Buffalo Gourd (Cucurbita foetidissima)

Perennial Climber
C. perennis.
Common Name Latin Name Plant Family
Buffalo Gourd
Cucurbita foetidissima
Cucurbitaceae

The fruit is used as a soap substitute[94, 95, 169]. The fruit is cut up and simmered in water to obtain the soap which can be used for removing stains[92]. The fruit can also be dried and stored for later use[92]. It is often used with the root which is also a soap substitute[92]. The soap is said to be effective in removing stains from clothing[257].

The dried fruits have a tough, thick skin. They can be used whole as rattles or can be carved to make ladles, spoons etc[94, 95, 257].

The root is a rich source of starch[177]. (Industrial uses?)

  • Medicinal Use

    Buffalo gourd was employed medicinally by many native North American tribes who used it particularly in the treatment of skin complaints[257]. It is still employed in modern herbalism as a safe and effective vermicide[238].

    The leaves, stems and roots are laxative and poultice[46, 61, 92, 94]. The root is used mainly, but some caution is advised because of a report that it can be poisonous[207]. A poultice of the mashed plant has been used to treat skin sores, ulcers etc[257].

    The seeds are vermifuge[7, 88]. The complete seed, together with the husk, is used. This is ground into a fine flour, then made into an emulsion with water and eaten. It is then necessary to take a purgative afterwards in order to expel the tapeworms or other parasites from the body[7]. As a remedy for internal parasites, the seeds are less potent than the root of Dryopteris felix-mas, but they are safer for pregnant women, debilitated patients and children[238].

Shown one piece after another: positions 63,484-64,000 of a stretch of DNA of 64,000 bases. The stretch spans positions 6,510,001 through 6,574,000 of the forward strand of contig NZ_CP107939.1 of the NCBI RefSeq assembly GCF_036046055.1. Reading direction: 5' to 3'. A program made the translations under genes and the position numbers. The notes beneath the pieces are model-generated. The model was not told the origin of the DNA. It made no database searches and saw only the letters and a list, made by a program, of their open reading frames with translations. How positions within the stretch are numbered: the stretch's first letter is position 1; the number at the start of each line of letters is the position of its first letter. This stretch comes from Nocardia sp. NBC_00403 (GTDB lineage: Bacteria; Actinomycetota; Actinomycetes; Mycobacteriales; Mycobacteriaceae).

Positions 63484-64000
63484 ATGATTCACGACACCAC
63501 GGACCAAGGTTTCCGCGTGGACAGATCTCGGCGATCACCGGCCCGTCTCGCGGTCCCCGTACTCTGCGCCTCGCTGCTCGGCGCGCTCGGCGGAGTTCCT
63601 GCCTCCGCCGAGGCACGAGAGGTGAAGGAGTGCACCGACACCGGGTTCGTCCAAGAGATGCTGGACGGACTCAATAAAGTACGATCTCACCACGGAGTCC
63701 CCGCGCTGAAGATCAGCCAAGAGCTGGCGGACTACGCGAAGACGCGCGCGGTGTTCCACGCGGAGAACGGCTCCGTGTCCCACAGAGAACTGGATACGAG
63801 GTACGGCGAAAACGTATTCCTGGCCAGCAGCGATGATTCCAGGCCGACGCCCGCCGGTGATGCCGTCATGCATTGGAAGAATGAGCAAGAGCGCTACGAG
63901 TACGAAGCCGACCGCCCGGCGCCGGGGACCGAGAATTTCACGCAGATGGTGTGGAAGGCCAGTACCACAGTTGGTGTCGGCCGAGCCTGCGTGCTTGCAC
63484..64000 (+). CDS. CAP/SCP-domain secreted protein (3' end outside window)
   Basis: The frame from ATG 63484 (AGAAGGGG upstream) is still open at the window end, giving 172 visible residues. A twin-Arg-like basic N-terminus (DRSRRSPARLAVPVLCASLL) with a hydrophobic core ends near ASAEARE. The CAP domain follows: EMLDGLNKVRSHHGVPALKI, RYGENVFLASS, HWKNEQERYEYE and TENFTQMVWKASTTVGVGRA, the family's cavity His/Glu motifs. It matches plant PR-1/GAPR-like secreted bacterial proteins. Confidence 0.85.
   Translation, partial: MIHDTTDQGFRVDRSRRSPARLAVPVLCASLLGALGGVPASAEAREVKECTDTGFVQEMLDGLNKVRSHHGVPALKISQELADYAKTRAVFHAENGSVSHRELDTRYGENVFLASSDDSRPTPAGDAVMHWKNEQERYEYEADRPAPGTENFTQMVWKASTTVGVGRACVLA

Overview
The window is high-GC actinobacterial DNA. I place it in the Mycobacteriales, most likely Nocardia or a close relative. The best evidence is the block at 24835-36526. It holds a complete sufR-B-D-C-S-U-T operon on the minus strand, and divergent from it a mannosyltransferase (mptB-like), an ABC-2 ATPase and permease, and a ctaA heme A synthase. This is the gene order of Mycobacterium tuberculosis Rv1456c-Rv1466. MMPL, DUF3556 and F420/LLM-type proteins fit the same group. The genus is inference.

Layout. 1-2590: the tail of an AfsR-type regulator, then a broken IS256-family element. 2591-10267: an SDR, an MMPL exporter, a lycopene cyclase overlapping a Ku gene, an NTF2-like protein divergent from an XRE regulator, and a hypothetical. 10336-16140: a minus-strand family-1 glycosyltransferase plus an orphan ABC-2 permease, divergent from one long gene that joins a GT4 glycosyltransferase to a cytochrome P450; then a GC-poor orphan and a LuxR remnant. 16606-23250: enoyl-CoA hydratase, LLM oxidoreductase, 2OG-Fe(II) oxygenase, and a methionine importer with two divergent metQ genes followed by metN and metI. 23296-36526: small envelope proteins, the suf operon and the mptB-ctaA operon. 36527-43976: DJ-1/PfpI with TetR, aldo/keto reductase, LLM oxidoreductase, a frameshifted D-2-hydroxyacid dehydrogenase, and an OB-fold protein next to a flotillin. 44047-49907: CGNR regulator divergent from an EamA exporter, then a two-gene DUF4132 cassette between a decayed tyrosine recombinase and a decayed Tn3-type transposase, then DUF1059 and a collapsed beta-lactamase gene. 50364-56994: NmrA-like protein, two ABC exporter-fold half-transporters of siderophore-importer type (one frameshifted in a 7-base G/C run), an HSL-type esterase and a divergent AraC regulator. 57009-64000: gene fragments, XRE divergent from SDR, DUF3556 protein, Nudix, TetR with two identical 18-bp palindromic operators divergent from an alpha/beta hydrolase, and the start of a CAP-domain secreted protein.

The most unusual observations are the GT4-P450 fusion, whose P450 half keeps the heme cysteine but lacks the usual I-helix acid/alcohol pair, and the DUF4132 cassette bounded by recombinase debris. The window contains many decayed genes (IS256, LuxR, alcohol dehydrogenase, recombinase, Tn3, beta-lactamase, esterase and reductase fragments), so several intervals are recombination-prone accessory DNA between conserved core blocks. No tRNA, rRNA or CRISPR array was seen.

• Edible Use

    Fruit – cooked[105]. Used as a vegetable, it can also be dried for later use[161, 183]. The young fruit is used, it is bitter and becomes more bitter as it gets older[183]. One report says that the fruit contains up to 23% protein[213], though this would be very unusual in a fruit[K]. The fruit is up to 7cm in diameter[200].

    Seed – raw or cooked[46, 61, 86, 92, 94]. The seeds can be ground into a powder and used as a thickening in soups or can be mixed with cereal flours when making cakes and biscuits[183, 257]. Rich in oil with a very pleasant nutty flavour, but very fiddly to use because the seed is small and covered with a fibrous coat[K]. The seed contains 30 – 35% protein and 34% oil[183].

    An edible oil is obtained from the seed[183].

    Root – the source of a starch that is used as a sweetener, stabilizer or for making puddings like tapioca[183]. Some caution is advised, see notes on toxicity[207].

    The flowers are said to be edible after preparation[183] but no more details are given.

  • Cautionary Notes

    The sprouting seed produces a toxic substance in its embryo[65]. There is a report that the root is poisonous[207].

Cultivation & Habitat

Seed – sow early to mid spring in a greenhouse in a rich soil. Germination should take place within 2 weeks. Sow 2 or 3 seeds per pot and thin out to the best plant. Grow them on fast and plant out after the last expected frosts, giving them cloche or frame protection for at least their first few weeks if you are trying them outdoors.
Requires a rich, well-drained moisture retentive soil and a very warm, sunny and sheltered position[1, 200]. Established plants are very drought tolerant[117]. This species is not very hardy in Britain, it is usually grown as an annual in temperate climates[200]. The roots can survive temperatures down to about -25¡c[160]. Does not hybridize naturally with other members of this genus though crosses have been made under controlled conditions[86].
South-western N. America.

Become ungovernable, break the chains of the matrix; grow and forage your own food and medicine.

*None of the information on this website qualifies as professional medical advice. Take only what resonates with your heart and use your own personal responsibility for what’s best for you. For more information [brackets] [000], see bibliography.